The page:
A Leavenworth, Kansas man still holds onto the original WWII Iwo Jima flag raising photograph.
At the end of WWII, the United States had one picture burned into their memory. Even if you were not even alive for the war, you most likely are aware of the picture. The flag raising at Iwo Jima became an extremely popular event after being captured by the photographer Joe Rosenthal. Since then, the photograph has won the Pulitzer Prize, was reproduced on the U.S. postage stamp and a bronze sculpture was constructed to capture the moment.
However, what most people do not know is the famous flag raising was not a “first.” It was actually a restaged event and Art Jahn, a retired supermarket operator from Kansas, has a copy of a picture of the very first flag to fly over Mt. Suribachi.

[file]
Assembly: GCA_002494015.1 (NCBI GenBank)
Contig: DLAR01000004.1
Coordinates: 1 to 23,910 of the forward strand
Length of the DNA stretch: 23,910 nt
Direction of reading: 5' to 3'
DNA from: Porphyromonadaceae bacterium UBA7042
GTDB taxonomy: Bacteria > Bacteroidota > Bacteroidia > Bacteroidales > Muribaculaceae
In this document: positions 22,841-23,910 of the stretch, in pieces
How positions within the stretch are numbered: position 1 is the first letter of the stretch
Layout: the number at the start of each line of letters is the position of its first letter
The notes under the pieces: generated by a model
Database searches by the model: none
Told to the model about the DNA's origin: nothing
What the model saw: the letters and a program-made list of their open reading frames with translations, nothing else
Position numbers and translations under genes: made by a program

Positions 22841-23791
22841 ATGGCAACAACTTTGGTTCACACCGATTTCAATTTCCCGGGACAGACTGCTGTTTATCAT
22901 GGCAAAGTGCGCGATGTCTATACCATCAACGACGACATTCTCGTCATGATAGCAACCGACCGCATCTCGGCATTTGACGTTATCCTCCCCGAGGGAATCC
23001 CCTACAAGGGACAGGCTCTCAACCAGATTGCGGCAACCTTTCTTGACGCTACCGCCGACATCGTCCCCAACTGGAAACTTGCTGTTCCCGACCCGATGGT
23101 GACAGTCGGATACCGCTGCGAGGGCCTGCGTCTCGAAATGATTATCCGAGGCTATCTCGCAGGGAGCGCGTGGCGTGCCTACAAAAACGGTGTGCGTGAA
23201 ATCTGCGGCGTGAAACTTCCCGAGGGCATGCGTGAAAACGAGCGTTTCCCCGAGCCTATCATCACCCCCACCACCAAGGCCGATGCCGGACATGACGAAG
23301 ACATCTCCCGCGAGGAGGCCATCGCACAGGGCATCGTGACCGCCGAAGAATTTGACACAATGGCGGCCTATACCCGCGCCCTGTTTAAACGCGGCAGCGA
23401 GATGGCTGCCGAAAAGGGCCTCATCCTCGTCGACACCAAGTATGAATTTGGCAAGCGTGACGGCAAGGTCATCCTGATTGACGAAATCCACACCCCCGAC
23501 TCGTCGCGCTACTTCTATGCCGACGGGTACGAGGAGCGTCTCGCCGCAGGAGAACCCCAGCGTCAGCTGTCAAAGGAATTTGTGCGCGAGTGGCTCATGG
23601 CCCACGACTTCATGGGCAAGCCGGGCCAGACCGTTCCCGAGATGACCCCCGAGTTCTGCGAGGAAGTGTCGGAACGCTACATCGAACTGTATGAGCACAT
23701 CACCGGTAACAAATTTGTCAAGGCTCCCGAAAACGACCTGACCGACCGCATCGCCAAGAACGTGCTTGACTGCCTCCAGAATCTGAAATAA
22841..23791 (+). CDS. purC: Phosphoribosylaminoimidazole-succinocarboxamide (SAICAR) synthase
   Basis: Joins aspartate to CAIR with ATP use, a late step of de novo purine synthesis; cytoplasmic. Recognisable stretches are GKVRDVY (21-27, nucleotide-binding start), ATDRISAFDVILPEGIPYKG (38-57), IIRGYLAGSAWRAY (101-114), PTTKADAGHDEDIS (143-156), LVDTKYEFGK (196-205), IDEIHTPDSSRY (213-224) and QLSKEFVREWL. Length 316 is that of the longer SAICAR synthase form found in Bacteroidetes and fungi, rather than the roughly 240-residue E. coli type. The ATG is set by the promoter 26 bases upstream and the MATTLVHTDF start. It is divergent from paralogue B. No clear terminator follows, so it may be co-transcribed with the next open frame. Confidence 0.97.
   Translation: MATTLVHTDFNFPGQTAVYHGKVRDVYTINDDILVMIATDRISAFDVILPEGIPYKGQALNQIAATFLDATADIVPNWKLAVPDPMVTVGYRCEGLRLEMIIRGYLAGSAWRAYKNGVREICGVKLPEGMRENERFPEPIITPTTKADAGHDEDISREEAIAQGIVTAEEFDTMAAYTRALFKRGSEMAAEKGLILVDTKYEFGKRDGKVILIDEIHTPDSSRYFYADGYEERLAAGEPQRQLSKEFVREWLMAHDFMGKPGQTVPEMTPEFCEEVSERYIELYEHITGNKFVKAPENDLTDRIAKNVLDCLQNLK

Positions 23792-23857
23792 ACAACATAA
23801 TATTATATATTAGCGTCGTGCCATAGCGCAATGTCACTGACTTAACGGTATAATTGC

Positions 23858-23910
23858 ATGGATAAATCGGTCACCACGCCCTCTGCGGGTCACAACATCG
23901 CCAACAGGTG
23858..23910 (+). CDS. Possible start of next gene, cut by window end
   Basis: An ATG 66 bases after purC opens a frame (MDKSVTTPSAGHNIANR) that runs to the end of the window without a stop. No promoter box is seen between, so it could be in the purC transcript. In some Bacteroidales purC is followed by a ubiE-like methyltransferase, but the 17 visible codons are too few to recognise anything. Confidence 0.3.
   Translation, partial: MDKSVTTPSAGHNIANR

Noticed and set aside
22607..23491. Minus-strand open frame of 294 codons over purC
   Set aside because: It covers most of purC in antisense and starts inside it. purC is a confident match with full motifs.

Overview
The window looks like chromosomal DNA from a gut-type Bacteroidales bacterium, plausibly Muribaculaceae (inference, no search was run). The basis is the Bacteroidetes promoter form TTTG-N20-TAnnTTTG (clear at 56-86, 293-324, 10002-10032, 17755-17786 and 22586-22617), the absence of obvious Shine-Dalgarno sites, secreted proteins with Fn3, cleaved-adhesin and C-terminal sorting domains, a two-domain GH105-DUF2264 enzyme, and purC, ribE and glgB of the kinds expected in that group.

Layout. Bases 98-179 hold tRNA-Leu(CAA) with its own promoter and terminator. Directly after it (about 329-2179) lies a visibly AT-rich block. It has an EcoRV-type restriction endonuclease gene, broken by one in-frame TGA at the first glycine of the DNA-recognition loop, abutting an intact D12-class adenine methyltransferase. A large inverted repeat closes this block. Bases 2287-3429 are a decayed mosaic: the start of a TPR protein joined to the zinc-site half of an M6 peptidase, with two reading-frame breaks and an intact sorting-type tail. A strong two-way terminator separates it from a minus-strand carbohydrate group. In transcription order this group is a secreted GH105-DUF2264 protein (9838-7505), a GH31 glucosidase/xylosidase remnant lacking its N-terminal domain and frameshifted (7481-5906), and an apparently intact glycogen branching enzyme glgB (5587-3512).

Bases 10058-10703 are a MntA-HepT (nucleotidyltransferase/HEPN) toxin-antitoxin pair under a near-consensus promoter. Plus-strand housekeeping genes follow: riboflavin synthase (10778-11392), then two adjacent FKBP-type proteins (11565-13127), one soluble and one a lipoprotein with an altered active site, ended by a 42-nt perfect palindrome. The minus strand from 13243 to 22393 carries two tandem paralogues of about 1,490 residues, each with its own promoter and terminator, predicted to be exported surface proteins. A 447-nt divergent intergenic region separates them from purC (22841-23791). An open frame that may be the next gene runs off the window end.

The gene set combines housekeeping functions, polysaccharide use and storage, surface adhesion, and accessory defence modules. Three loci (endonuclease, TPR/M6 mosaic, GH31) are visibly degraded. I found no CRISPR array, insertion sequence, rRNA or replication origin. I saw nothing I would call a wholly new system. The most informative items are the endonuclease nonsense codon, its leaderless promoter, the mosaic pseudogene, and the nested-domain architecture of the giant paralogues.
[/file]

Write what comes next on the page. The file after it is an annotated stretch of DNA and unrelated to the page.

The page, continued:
Jahn was a sergeant with Group Operations, 414th Fighter Group, 13th Air Force during the war and arrived in Iwo Jima shortly after the flag-raising. At the time, GIs were notorious for gathering war souvenirs like enemy flags, firearms, uniforms, and even photographs.
While on the island, a Marine approached Jahn and asked him if he was interested in buying some war photos from him. Among those pictures was one depicting Old Glory, suspended from a length of water pipe, and held place by guy lines. Jahn had $8 and a bottle of vodka, both of which the Marine accepted and the two men went on their separate ways.
Charles W. Lindberg of Richfield, Minnesota, a Marine on Iwo Jima, authenticated the photo. Although Lindberg was not one of the men in the picture, he was among the six men who attached the U.S. flag to the pipe and hoisted it up 45 years ago. Lindberg and his fellow men raised the flag four hours prior to Rosenthal arriving to capture the moment with this camera.
This was the very first time the Stars and Stripes flew over the former Japanese territory. Nearby servicemen and ships made the victory known with overwhelming cheers and whistles.
Source: Leavenworth Times